My name is Rinna Pera, and I’m a fighter. I grew up with a supportive family and strong support system. But even though I was always surrounded by people who love me, I always felt a sense of loneliness, or in reality that I actually didn’t belong anywhere. I have struggled with anxiety and depression from a very young age, but like many other people who grew up in an Asian American household, I didn’t know how to handle it or address it. This led to constant insecurity, unhealthy coping mechanisms, and accepting of toxic relationships that followed me into adulthood.

I found Muay Thai in my early 20’s. Being in the gym was the first time I felt really empowered and strong, where I was able to walk around and be myself without judgment being passed at me. The community built around the sport was unique in the fact that we were always constantly challenging each other to be better and do better, be that in the gym or in life. The idea of having grit, a growth mindset, and the perspective of always being open to being a student was instilled in my everyday values. My coaches at the time, Dave Engel and Joe Chernay, pushed me to compete in my first bout in 2018. I had always identified as the awkward and uncoordinated girl that wanted to stay in the shadows, but Dave and Joe made sure I recognized I was better than that and more than the mediocrity I was settling for in life at the time.

Being constantly surrounded by those in a growth mindset, my coaches and teammates had inspired me to pursue different avenues of life. Particularly watching my friends quit their full time jobs in order to chase their dreams as professional fighters, I wanted to push myself to know I was in the highest pursuit of intelligence when it came to my career. This had led to me attending business school (MBA) and moving away from the Bay Area in 2021. While I knew what I was capable of, I continually would push myself to the absolute limits, physically and mentally. Which then led to an unhealthy relationship with perfectionism. And everyday I woke up feeling like I was on a hamster wheel that was set on fire and I was running as fast as I could so I wouldn’t burn.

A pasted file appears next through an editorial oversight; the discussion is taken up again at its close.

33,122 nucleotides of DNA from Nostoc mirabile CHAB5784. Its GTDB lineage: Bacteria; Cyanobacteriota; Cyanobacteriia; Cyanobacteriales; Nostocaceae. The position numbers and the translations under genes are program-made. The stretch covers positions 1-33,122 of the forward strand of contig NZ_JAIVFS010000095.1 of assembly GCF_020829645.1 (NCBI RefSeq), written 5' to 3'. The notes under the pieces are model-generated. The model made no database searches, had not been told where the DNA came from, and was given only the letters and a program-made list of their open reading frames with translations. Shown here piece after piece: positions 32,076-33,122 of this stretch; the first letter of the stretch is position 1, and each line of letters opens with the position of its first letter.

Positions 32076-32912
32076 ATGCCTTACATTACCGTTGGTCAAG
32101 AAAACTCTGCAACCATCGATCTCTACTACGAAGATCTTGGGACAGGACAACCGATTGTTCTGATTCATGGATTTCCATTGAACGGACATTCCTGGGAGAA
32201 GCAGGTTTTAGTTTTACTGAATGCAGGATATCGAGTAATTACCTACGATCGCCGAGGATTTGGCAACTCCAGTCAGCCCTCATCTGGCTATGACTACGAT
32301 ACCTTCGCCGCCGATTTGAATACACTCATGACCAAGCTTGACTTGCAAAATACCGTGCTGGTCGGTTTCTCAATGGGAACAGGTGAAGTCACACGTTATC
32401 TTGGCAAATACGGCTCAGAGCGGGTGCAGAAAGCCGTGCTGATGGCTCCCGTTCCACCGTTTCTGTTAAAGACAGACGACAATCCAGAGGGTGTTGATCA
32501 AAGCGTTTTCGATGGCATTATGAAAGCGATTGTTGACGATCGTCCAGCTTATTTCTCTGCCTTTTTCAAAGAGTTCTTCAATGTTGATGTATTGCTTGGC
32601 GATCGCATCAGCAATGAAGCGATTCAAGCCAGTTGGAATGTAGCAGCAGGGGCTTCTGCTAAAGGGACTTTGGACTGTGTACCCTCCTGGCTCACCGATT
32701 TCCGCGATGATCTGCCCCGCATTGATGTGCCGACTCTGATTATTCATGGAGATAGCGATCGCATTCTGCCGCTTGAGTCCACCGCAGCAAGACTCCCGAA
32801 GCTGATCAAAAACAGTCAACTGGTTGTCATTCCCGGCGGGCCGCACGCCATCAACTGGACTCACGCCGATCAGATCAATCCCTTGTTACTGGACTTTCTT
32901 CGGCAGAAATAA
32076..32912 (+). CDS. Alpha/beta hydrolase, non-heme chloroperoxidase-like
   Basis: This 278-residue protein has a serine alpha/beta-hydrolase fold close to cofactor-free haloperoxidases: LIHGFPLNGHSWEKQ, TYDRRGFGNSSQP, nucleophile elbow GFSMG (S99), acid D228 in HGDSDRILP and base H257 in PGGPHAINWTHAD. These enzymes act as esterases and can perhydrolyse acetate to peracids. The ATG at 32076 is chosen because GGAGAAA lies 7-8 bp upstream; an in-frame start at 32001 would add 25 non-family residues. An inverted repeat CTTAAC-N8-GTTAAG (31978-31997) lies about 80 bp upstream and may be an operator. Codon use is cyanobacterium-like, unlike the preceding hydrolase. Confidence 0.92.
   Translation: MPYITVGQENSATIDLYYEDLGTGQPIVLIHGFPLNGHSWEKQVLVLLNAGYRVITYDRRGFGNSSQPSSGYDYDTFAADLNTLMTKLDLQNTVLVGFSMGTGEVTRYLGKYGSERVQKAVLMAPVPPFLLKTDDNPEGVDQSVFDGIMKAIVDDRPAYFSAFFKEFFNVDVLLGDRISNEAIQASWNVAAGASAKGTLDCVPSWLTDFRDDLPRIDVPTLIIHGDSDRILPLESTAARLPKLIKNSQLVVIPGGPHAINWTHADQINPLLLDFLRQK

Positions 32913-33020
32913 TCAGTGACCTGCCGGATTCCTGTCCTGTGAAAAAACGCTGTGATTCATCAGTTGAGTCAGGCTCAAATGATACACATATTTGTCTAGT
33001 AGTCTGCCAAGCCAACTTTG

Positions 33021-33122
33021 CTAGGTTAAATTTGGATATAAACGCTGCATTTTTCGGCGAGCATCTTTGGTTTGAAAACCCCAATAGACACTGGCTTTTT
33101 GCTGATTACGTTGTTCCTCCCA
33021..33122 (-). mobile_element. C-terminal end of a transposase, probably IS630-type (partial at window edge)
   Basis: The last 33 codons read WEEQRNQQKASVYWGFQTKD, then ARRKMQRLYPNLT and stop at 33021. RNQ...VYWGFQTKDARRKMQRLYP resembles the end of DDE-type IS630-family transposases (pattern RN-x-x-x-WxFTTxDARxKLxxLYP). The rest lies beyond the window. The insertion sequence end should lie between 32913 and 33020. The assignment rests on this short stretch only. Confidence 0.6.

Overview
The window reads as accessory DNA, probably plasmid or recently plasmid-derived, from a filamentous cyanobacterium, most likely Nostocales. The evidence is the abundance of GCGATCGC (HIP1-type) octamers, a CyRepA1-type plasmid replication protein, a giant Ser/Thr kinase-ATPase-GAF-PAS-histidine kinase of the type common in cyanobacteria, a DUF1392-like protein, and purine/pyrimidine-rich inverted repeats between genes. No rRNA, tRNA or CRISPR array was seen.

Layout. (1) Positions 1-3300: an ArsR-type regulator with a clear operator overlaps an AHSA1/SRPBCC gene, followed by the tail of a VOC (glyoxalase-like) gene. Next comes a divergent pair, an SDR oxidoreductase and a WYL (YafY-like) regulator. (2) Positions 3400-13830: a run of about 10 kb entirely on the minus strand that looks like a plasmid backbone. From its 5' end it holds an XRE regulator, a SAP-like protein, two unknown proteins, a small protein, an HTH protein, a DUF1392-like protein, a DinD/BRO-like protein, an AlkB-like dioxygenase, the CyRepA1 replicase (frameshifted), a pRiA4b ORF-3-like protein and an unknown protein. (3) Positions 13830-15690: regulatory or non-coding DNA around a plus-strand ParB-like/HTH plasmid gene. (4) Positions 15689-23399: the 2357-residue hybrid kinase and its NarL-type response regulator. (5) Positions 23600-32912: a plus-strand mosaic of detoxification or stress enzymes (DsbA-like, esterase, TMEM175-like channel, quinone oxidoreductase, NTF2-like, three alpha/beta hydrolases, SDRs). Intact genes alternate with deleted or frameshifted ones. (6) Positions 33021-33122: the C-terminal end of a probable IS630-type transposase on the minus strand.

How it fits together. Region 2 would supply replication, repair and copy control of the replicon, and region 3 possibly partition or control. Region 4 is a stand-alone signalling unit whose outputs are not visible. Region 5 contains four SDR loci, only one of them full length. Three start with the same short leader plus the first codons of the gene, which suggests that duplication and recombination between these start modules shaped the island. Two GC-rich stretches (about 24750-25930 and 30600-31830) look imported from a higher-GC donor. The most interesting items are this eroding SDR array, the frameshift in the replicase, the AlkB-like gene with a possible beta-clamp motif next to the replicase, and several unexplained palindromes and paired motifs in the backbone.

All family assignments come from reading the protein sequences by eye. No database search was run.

Everyday I wake up. Everyday I wake up.

For a period of time, the worst part of the day was waking up, because it meant that I was still here. Some days felt like I couldn’t breathe, other days all I wanted was to stop breathing entirely. Days felt like I was constantly spiraling, like I was stuck in the corner of a ring and I couldn’t pivot out, but I had to bite down on my mouth piece and just take the hits. I knew my therapist, friends, and family were trying to figure out what was the best way to get through, but I couldn’t hear anyone.

I felt like I was alone, and that I needed to isolate myself before it was acceptable to be around people. No matter what anyone said, I couldn’t feel anything anymore. I have a very clear memory of my brother sitting me down at his dinner table and asking me to “please come back”. I knew what he was talking about, I knew who he was asking me to be, and the only thought running through my head was “I don’t want to fucking be here”, I didn’t want to be anywhere, I wanted to stop existing. I thought that the world wouldn’t accept me if I had fallen back into mediocrity, if I had admitted that I wanted to give up. Everything I did, everywhere I went, it didn’t matter.